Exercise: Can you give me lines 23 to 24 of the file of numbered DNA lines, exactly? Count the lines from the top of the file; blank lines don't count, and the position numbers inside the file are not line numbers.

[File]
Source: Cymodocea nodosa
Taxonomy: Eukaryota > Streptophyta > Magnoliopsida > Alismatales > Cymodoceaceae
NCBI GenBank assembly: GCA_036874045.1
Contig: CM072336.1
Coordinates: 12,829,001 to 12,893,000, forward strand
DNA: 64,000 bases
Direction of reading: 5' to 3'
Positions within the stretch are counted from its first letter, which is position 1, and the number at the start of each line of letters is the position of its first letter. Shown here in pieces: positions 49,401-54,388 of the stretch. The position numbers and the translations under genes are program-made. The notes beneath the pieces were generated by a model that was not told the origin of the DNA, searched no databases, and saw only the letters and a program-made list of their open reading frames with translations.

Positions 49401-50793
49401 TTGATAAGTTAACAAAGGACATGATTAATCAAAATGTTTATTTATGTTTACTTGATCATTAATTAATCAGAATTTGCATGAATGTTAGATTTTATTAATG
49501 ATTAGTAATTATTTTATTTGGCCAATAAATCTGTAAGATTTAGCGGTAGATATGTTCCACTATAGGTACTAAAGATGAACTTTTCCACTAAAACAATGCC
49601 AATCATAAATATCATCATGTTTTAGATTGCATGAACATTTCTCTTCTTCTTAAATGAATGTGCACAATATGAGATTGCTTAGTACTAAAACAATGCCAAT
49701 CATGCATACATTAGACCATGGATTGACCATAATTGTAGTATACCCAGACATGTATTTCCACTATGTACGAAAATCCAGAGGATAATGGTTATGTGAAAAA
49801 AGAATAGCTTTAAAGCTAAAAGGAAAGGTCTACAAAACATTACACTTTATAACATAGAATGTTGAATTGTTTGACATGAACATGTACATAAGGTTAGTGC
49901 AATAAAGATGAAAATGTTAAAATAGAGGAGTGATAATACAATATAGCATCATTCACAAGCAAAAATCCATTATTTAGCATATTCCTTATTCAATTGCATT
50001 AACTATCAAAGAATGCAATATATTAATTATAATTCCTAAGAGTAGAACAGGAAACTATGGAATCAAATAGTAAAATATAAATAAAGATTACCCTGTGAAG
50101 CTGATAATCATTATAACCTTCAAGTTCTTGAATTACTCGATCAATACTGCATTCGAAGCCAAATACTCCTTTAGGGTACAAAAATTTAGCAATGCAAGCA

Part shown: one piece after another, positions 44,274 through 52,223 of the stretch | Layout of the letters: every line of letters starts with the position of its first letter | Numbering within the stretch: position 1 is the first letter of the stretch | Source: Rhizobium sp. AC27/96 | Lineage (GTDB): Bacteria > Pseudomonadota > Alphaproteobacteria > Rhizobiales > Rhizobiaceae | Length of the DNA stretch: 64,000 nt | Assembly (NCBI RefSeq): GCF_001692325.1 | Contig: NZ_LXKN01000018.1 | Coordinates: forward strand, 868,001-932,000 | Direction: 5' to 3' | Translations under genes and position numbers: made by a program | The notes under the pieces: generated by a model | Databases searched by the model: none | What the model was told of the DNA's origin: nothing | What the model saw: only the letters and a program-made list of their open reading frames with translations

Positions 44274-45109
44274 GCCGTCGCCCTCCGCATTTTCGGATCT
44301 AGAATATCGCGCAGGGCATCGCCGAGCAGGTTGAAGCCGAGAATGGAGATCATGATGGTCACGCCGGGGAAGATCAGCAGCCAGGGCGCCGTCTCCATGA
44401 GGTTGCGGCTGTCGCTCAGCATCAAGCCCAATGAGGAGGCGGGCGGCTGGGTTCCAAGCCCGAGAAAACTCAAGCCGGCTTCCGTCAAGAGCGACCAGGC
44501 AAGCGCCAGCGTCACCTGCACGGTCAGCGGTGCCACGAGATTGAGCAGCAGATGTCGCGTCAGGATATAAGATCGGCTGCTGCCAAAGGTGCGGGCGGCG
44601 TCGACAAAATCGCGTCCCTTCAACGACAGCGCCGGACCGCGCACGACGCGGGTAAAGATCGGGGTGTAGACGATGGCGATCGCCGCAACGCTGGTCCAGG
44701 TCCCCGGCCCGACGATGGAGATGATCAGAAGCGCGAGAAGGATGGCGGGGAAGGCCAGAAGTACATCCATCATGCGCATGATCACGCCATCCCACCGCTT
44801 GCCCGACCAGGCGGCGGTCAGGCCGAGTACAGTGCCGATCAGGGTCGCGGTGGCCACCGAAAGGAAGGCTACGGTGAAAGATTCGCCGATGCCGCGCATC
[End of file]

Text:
44501 AAGCGCCAGCGTCACCTGCACGGTCAGCGGTGCCACGAGATTGAGCAGCAGATGTCGCGTCAGGATATAAGATCGGCTGCTGCCAAAGGTGCGGGCGGCG
44601 TCGACAAAATCGCGTCCCTTCAACGACAGCGCCGGACCGCGCACGACGCGGGTAAAGATCGGGGTGTAGACGATGGCGATCGCCGCAACGCTGGTCCAGG